Rob reaches the summit on time and is joined by other climbers including Yasuko, who jubilantly plants her flag of Japan in the snow. On the way down, Rob encounters Doug struggling just above the Hillary Step and orders him to turn back. Doug says he will not get the chance again and insists on continuing. Rob reluctantly agrees, and together they reach the summit after 4 p.m. Also at the top is Scott, exhausted and increasingly ill from high-altitude pulmonary edema.

As Rob helps Doug descend, a blizzard strikes the mountain. Doug's oxygen bottle runs out, and he becomes semi-conscious. No full extra bottles are stored on the route where Rob had asked. Rob radios Helen to send someone up with oxygen. Doug, left alone briefly by Rob, unclips himself from the guide rope in his hypoxia daze and walks unsteadily along the extremely narrow path on the mountainside. A moment later he silently topples to his death.

Scott's condition worsens, and he tells fellow climbers to continue descending without him. He lies down—soon to die. Returning climbers reach Beck, his vision still impaired. The group becomes lost when the blizzard obliterates the trail. Three climbers go for help, leaving Beck and Yasuko behind.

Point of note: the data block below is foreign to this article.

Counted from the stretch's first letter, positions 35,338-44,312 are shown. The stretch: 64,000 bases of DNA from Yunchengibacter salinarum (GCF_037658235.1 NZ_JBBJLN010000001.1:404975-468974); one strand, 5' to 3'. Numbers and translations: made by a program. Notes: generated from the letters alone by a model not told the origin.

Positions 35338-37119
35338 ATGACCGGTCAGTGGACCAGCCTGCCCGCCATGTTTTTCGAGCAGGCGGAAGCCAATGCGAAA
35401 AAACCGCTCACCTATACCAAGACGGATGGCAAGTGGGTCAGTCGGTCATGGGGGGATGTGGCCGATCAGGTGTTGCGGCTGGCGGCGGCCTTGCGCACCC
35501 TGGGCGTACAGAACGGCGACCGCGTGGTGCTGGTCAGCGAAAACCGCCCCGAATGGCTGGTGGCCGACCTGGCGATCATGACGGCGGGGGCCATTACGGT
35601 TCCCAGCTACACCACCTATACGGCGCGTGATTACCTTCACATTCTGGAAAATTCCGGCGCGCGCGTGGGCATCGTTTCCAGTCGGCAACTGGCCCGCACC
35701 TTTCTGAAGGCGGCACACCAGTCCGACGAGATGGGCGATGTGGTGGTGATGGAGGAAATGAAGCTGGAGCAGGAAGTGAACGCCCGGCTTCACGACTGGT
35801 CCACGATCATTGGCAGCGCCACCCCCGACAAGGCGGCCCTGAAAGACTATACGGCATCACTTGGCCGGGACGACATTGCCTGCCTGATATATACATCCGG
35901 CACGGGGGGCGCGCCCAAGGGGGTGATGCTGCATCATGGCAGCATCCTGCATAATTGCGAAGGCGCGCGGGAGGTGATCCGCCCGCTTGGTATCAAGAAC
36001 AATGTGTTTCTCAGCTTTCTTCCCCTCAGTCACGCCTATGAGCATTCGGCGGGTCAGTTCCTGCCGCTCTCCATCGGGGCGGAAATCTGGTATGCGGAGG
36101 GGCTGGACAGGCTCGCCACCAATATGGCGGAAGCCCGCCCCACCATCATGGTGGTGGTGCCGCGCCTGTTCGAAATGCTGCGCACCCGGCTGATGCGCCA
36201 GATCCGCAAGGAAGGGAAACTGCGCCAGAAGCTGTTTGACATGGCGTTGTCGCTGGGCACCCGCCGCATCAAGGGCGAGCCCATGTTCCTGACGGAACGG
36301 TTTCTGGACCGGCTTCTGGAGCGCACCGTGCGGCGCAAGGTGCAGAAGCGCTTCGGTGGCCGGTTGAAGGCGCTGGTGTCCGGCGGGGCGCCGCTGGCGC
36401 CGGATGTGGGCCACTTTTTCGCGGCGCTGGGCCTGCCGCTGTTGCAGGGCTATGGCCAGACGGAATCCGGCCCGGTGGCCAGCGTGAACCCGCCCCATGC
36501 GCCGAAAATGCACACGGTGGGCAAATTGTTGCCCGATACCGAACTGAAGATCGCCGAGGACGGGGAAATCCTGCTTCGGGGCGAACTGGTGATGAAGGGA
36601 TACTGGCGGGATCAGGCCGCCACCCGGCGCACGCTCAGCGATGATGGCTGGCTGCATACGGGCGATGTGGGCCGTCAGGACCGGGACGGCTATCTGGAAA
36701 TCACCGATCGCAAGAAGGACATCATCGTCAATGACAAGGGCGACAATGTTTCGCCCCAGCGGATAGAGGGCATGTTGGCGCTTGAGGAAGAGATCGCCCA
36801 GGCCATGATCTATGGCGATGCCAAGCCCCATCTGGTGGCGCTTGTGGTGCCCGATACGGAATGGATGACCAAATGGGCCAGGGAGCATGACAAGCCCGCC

Guide Andy Harris reaches Rob with the oxygen, which freezes shut. The two huddle together in the storm. While Rob sleeps, Andy hallucinates and falls to his death. In the morning, Rob radios Helen and tells her that Doug and Andy are gone and that his hands and feet are frozen. Helen calls Jan, hoping Rob will respond to her voice. Jan tells Rob that he must start moving. Rob tells her he is cold but comfortable and asks her to name their baby Sarah. He dies soon after.

Returning climbers tell the camp that Beck and Yasuko are stranded. The weather is too dangerous for a rescue. Helen calls Beck's wife, Peach, and informs her of the situation. In the morning, Beck miraculously regains consciousness, sees that Yasuko has died, and stumbles back to camp alone, to the astonishment of everyone. He is severely frostbitten and desperately needs medical help. Peach calls the American Embassy and organises a helicopter rescue. The flight is dangerous because of the thin air, but the aircrew successfully makes the high-altitude medical evacuation. One of Scott's guides finds his body.

Returning home, Helen has an emotional reunion with Jan, who later gives birth and names her daughter Sarah. Beck returns to his family, heavily bandaged. Closing titles inform the audience that he lost both hands and nose to severe frostbite and that Rob's body still remains on Everest.